Because of the GOP gerrymander, Republicans currently hold 10 of the state’s 13 congressional districts.
Democrats celebrated the court’s action. Marc Elias, the prominent Democratic election lawyer working on the case, called the ruling “a major victory for the voters of North Carolina,” who “will finally be able to vote in constitutional districts for 2020.”
Added Rep. Cheri Bustos (D-Ill.), who chairs the Democratic Congressional Campaign Committee: “North Carolina just took an important step in the fight to ensure congressional maps are not drawn to protect politicians, but rather to ensure fair representation for the people living in each and every district.”
Members of the North Carolina GOP delegation seemed resigned to the fact that a new map would likely dwindle their numbers.
“Fundamentally, it would be very, very difficult to keep 10 Republican seats. Nine is certainly possible. Eight is probably the magic number with the redraw,” said GOP Rep. David Rouzer, who noted he’s run under two different maps during his three elections.
The surging growth of the state’s cities and suburbs, he said, could complicate the ability to create GOP-friendly seats.
“You have counties like Wake County, Mecklenburg County, Guilford County — those are growing less and less conservative by the day,” Rouzer said. “Political demographics are changing.”
A redrawn map could create member-vs.-member races or thrust members in safe seats into competitive territory. Republican Rep. George Holding, who beat then-GOP Rep. Renee Ellmers when they were drawn into the same district in 2016, said he expects the court to strike down the current map and didn’t rule out retiring as a result.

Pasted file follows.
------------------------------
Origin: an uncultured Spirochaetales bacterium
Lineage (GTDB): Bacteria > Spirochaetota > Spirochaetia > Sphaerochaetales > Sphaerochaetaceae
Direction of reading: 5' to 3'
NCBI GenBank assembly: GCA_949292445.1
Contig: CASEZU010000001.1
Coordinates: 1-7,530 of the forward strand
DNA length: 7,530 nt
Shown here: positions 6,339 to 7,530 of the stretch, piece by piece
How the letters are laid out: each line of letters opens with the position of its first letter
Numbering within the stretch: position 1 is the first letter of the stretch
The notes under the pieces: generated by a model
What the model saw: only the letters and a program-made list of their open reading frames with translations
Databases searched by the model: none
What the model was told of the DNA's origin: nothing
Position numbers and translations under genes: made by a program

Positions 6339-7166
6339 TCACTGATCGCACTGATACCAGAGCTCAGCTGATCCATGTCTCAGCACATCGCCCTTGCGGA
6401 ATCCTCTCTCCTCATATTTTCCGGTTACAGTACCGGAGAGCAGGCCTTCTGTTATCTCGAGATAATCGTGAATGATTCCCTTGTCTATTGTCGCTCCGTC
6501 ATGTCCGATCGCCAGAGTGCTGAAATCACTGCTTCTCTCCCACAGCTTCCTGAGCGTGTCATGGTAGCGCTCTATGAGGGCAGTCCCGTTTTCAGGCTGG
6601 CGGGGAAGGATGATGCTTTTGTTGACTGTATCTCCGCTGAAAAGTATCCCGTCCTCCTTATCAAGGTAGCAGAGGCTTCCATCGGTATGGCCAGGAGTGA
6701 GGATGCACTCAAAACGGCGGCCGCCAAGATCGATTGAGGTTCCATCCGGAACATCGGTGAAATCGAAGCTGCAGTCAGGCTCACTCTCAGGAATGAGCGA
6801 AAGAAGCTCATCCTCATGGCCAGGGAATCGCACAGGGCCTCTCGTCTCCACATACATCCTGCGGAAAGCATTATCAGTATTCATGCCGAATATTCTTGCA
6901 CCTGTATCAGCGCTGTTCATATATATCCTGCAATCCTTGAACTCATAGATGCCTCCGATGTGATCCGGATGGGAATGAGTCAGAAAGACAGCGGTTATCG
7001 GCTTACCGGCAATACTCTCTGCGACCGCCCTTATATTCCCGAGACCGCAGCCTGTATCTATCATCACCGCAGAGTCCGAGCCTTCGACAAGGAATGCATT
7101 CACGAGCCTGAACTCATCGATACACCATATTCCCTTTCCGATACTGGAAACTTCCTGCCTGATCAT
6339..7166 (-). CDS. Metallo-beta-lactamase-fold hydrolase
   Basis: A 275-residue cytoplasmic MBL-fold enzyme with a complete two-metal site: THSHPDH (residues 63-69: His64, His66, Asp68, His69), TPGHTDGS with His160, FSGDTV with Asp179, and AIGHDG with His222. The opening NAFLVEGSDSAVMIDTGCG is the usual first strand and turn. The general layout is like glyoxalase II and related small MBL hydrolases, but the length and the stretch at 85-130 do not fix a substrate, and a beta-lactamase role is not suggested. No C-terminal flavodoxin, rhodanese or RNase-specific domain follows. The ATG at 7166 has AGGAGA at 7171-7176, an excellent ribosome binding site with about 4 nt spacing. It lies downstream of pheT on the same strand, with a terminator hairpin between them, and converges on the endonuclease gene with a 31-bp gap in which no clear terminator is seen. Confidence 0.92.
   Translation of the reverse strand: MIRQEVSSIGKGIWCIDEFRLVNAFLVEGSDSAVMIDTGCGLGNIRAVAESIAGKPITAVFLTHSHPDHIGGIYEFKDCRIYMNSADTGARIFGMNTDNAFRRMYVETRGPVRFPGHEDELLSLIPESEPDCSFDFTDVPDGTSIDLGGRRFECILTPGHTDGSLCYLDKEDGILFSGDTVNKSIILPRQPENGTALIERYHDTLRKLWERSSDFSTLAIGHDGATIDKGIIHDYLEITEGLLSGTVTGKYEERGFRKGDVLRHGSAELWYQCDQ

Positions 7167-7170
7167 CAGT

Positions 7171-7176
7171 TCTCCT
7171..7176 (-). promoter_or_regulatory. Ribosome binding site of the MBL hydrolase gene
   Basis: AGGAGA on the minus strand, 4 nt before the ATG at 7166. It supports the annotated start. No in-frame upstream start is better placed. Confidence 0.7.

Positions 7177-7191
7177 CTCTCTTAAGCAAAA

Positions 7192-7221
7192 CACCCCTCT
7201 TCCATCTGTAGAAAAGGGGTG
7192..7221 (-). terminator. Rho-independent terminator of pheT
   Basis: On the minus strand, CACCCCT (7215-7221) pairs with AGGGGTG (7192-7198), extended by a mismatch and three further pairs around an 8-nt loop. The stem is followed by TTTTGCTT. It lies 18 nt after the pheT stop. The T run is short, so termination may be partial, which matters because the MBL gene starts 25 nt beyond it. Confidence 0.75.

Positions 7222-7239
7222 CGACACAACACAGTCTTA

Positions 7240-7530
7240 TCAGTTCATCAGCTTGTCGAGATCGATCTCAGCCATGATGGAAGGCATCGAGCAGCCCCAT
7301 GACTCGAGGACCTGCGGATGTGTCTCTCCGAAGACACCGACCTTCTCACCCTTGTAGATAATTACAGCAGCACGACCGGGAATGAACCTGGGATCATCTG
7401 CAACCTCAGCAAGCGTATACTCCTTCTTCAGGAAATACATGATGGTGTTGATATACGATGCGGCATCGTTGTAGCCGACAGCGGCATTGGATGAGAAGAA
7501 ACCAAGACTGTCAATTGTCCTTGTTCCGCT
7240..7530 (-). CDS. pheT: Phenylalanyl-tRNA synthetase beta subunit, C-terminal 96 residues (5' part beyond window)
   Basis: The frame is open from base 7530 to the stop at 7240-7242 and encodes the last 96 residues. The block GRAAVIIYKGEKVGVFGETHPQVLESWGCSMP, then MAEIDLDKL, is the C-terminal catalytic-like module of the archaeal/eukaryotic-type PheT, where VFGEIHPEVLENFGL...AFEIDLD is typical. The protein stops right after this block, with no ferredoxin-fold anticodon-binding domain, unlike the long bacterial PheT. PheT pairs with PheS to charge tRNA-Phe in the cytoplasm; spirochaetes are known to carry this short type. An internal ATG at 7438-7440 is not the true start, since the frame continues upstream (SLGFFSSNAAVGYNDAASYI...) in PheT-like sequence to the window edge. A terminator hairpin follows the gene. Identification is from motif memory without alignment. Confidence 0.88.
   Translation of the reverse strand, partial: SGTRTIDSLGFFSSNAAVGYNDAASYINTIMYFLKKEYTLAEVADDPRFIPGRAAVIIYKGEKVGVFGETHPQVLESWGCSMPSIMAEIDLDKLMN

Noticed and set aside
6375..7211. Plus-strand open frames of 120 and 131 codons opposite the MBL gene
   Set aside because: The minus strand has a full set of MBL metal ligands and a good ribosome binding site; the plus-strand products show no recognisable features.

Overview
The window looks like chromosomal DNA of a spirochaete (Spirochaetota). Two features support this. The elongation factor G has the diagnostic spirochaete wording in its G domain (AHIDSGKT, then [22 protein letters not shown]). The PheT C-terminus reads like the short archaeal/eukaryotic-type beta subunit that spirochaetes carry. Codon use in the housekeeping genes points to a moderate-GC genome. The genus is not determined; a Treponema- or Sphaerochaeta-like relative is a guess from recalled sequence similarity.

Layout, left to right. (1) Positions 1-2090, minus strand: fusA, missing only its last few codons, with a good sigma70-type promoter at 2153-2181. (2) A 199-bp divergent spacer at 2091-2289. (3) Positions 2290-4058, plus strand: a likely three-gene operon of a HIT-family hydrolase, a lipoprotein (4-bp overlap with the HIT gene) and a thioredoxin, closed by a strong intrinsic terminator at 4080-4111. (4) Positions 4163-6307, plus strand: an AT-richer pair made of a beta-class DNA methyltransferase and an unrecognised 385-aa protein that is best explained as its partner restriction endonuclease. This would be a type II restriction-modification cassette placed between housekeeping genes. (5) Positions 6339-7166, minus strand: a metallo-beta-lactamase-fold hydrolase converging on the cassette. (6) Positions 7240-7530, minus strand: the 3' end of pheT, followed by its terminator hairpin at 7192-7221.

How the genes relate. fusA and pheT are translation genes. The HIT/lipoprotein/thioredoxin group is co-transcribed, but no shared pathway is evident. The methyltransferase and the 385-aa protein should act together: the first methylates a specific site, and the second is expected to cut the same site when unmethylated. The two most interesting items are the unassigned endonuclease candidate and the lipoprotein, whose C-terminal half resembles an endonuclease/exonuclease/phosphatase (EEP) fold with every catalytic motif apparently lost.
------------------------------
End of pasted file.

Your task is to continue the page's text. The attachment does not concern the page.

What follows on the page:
“I would certainly look at the district that’s available and figure out if I’m a good fit for that district. I’m not going to change my voting pattern or political philosophies to fit a district,” Holding said Monday night. “If I don’t have a district to run in, that kind of forecloses running.”
But any new map would be in effect for only one election, as all states with more than one congressional district are required to redraw their maps following the 2020 Census.
If the map is ultimately struck down, it would mark the second time this decade North Carolina has been forced to redraw its congressional districts. The state’s first map, which was approved by legislators in 2011, was struck down by courts as an improper racial gerrymander and redrawn in 2016.
The 2016 map was challenged in federal court as an unconstitutional partisan gerrymander, but the Supreme Court ruled earlier this year that partisan gerrymandering claims have no business before federal courts. That led Democrats seeking to challenge GOP-drawn maps to file suit in state courts.
Eric Holder, the Obama-era attorney general who now leads the National Democratic Redistricting Committee, said it’s “an important victory for voters in the state.” His group is helping to pay the plaintiffs’ legal bills through its nonprofit arm.
“For nearly a decade, Republicans have forced the people of North Carolina to vote in districts that were manipulated for their own partisan advantage,” Holder said. “Now — finally — the era of Republican gerrymandering in the state is coming to an end.”